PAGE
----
Online Community of Zenith Builders and Flyers
When posting in the Open Forum, no one has any idea which Zenith airplane you're referring to, so it would be helpful to state in your post/request if you're discussing the 701, 750 STOL, Cruzer, 801, 601/650, etc.
However, I looked up your member info and it says you are building a STOL 750. When I built mine 6 years ago (Edition 1 with Edition 2 upgrades), there was no specific brake line routing. I have standard pilot-side brakes and ran the lines down the center console area to an optional parking brake valve:
... and then down the lower sides of the center tunnel on the inside of the tunnel, securing both the brake and braided stainless fuel lines with "butterflied" or doubled-up Adel clamps:
... and then turned and went across the inside of the bottom fuselage skin in the space underneath the baggage floor, through a grommeted hole to the outside and down the back of the gear leg through a protective channel I made:
Some choose to use a couple of 90 degree fittings to make the brake line transition from inside to outside but I found that a slightly oversized, grommeted hole provides just enough "give" to let the line angle through the hole without kinking (I like to eliminate joints and connections whenever possible to eliminate the possibility of leaks). Some go with stainless braided brake lines but I had an aeronautical engineer tell me they used the exact same nylon brake line on some of his company's (Boeing) hydraulic test rigs and it will withstand pressures far in excess of what can be generated with the Matco brake cylinders. As you can see on the exterior picture, I tried to keep the line protected by the gear and gear support as much as possible to avoid it being accidentally snagged.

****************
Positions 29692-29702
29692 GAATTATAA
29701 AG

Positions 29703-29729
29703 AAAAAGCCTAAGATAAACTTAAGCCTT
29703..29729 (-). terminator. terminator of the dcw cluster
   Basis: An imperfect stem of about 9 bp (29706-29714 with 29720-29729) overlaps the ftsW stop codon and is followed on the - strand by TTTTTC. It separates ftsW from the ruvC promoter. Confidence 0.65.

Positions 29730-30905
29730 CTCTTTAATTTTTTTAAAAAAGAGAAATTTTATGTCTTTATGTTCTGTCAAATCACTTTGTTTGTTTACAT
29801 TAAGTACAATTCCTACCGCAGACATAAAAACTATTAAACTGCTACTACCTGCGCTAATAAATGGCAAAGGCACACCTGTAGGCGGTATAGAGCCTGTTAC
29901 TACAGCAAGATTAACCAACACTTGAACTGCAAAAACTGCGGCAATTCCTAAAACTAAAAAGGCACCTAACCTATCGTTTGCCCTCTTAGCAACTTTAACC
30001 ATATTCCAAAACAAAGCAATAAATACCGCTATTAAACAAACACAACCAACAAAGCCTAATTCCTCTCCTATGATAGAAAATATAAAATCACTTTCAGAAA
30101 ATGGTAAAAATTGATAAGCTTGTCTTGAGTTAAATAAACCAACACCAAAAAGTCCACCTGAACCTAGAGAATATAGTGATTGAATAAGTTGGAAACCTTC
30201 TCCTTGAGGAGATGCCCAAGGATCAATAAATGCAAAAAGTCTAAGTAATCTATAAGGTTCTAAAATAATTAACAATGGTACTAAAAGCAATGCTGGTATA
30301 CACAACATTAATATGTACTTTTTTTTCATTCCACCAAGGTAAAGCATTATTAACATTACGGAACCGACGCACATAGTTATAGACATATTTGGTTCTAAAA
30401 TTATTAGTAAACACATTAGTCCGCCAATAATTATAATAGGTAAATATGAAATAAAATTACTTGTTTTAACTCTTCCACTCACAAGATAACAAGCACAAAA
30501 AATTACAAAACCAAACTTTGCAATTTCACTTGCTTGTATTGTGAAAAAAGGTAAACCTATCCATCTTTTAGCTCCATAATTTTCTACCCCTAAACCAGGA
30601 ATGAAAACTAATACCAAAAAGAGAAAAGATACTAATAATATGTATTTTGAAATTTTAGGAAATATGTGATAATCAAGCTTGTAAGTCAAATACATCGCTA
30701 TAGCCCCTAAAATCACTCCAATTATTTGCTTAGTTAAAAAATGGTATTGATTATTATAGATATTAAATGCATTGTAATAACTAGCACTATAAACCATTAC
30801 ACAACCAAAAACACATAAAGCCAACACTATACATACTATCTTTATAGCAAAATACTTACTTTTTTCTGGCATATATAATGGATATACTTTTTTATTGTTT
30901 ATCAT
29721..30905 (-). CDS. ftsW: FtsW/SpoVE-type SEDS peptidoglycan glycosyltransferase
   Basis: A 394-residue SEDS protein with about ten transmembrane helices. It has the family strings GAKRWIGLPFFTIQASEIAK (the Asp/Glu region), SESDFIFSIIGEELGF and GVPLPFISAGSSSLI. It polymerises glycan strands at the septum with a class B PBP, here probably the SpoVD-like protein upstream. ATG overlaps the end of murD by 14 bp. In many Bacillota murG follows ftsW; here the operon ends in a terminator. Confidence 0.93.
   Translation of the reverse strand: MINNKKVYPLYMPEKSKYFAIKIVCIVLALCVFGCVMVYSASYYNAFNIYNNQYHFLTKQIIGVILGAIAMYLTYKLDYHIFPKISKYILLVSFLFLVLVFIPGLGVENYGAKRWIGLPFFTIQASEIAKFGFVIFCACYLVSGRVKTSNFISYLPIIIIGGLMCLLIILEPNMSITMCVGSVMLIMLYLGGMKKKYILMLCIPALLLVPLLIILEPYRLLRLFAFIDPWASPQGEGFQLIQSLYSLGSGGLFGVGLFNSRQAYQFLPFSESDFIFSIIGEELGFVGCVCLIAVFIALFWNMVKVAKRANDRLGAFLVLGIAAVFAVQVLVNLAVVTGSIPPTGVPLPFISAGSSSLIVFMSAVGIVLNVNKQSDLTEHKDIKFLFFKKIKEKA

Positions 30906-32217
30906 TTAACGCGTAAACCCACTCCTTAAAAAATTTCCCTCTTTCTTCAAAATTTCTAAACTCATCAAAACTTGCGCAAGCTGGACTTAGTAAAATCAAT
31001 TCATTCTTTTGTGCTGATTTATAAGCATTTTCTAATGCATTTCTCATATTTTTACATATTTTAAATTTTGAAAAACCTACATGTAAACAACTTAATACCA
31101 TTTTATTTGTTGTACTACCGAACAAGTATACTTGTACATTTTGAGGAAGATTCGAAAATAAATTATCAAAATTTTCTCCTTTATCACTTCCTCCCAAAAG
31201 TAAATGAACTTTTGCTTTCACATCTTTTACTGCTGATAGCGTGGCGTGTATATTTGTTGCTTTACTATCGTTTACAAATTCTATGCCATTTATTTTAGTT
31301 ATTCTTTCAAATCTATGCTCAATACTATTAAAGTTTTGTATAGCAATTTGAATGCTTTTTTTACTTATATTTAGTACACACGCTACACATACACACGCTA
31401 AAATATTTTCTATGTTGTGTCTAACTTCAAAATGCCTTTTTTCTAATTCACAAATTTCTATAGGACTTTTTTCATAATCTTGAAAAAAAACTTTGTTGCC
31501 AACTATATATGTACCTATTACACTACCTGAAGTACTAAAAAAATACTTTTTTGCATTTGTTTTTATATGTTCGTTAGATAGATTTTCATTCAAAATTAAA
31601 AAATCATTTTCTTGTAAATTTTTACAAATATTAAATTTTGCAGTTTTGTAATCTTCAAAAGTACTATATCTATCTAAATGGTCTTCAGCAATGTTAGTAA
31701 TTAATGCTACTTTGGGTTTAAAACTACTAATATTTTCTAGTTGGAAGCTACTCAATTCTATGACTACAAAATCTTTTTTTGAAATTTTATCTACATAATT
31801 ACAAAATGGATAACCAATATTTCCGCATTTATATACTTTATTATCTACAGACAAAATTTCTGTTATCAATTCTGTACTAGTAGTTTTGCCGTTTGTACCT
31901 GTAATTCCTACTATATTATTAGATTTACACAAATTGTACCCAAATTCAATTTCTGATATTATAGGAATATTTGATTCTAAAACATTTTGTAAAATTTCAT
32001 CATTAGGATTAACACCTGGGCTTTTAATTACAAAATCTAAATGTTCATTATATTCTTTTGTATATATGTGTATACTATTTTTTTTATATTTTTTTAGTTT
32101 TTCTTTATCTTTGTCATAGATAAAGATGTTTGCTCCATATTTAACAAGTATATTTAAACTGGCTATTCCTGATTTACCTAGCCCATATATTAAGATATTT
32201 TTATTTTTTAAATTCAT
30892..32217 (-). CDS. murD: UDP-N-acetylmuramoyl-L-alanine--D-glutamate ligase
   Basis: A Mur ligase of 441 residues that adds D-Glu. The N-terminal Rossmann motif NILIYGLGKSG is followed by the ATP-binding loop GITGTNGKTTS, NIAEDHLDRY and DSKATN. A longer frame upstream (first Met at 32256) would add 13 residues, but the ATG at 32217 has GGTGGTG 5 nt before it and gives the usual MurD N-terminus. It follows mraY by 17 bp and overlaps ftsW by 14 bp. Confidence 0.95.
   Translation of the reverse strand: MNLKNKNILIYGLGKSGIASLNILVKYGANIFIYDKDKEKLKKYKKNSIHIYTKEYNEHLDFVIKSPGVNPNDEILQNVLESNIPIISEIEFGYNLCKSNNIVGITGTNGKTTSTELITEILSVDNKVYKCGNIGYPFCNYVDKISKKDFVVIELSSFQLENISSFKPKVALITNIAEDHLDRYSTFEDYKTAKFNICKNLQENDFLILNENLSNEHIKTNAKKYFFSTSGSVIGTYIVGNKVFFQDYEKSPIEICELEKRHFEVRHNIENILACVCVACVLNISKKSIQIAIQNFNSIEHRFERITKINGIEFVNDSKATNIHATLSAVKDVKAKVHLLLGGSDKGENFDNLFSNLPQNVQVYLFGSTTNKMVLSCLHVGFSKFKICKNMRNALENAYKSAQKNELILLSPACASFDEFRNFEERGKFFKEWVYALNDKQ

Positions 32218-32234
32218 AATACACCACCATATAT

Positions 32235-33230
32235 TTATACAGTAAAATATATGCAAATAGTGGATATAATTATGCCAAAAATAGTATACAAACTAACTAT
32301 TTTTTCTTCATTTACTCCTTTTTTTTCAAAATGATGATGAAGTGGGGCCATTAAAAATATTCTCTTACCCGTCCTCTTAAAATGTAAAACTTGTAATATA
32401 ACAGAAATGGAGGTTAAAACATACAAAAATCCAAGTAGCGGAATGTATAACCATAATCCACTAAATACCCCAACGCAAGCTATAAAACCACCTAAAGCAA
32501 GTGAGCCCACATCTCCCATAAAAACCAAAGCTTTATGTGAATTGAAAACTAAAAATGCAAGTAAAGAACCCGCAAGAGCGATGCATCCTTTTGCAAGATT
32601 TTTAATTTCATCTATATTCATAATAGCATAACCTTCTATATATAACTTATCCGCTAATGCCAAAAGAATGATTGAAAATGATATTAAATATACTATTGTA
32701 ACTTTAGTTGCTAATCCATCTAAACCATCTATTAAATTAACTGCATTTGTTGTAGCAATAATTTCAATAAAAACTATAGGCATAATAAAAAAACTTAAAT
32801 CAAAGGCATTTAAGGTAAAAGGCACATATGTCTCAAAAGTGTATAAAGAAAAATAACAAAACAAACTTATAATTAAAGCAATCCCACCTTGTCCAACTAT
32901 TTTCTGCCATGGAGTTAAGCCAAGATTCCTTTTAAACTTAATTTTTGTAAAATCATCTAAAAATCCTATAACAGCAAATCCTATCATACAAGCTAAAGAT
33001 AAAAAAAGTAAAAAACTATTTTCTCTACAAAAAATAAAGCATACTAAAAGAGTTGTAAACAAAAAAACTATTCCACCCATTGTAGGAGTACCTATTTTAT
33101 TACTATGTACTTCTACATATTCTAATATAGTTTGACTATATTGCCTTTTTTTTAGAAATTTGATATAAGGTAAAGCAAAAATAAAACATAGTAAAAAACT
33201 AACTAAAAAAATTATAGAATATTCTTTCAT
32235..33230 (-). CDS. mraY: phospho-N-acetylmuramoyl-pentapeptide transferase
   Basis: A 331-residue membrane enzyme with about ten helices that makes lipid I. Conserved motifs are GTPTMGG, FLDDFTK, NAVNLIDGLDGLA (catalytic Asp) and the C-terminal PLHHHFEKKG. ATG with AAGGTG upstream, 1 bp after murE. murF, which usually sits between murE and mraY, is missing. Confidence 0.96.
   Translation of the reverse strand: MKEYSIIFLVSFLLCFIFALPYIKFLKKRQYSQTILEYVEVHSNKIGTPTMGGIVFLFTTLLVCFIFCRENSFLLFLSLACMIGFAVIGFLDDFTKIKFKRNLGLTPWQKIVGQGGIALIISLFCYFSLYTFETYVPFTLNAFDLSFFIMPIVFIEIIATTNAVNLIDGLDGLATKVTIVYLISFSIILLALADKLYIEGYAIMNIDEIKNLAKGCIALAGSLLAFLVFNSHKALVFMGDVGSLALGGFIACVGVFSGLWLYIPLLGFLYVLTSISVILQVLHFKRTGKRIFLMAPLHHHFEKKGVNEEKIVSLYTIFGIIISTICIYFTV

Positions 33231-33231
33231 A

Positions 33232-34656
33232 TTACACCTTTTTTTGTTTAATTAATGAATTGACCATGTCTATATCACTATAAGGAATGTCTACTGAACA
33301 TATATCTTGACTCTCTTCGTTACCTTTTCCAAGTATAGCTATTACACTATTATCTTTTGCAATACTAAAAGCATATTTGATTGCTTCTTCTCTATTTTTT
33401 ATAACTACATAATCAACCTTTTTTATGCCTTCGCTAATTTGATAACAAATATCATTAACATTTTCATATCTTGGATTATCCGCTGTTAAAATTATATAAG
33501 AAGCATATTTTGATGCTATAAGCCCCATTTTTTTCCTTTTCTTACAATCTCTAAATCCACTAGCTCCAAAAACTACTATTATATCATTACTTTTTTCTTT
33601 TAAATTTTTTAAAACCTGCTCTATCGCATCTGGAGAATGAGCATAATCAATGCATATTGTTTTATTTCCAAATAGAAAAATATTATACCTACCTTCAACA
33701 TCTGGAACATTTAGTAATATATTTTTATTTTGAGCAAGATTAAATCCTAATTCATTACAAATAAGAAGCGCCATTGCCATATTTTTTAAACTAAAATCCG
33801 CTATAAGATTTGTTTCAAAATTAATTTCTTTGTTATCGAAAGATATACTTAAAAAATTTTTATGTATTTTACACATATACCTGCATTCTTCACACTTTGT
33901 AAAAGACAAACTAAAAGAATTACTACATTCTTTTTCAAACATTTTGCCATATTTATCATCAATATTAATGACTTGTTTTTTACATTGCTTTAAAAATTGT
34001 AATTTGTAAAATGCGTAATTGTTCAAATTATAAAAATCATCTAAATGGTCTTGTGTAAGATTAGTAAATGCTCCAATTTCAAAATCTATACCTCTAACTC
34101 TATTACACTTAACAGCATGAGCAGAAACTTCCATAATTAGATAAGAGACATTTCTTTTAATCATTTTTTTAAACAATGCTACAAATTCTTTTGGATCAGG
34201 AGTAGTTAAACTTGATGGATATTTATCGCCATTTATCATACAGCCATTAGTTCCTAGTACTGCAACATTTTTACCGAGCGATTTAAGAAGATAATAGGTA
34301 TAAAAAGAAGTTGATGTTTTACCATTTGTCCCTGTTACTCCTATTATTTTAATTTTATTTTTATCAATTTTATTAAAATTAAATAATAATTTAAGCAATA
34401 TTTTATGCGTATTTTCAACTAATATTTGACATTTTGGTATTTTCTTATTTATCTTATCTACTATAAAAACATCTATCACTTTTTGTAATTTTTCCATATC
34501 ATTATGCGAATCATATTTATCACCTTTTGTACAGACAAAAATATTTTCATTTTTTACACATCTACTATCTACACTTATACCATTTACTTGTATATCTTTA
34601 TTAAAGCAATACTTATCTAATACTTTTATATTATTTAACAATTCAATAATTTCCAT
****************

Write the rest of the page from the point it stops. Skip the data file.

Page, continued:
Also, Zenith now sells a fairing that goes down the rear of the gear leg to fair-in the brake line. Mine was simply a piece of 6061T6 tubing held by a couple of clips with tabs stuck to the back side of the gear leg with 3M exterior adhesive pads. I reasoned the foam-cored adhesive pads would provide a little "give" with the gear leg flexion and be superior to rigidly attaching with screws, etc. This has worked well for 5+ years and 500 hrs! Running the line down the rear of the leg protects it from damage in off-field landings should you roll through some brush, etc.
Hope this helps!
i am building a Cruzer... i have been wondering about an effective method of securing the brake line down to the discs. Any chance folks would be interested in showing off their attachment methods for a brake line protection tube to the main gear? i'd be interested in any other ideas that builders have installed as well.
the above photo is my most likely routing and i like the aluminum tube, but how is it secured?
also, john's response states that 6 years back "there was no specific routing". Is there now?
thank you all,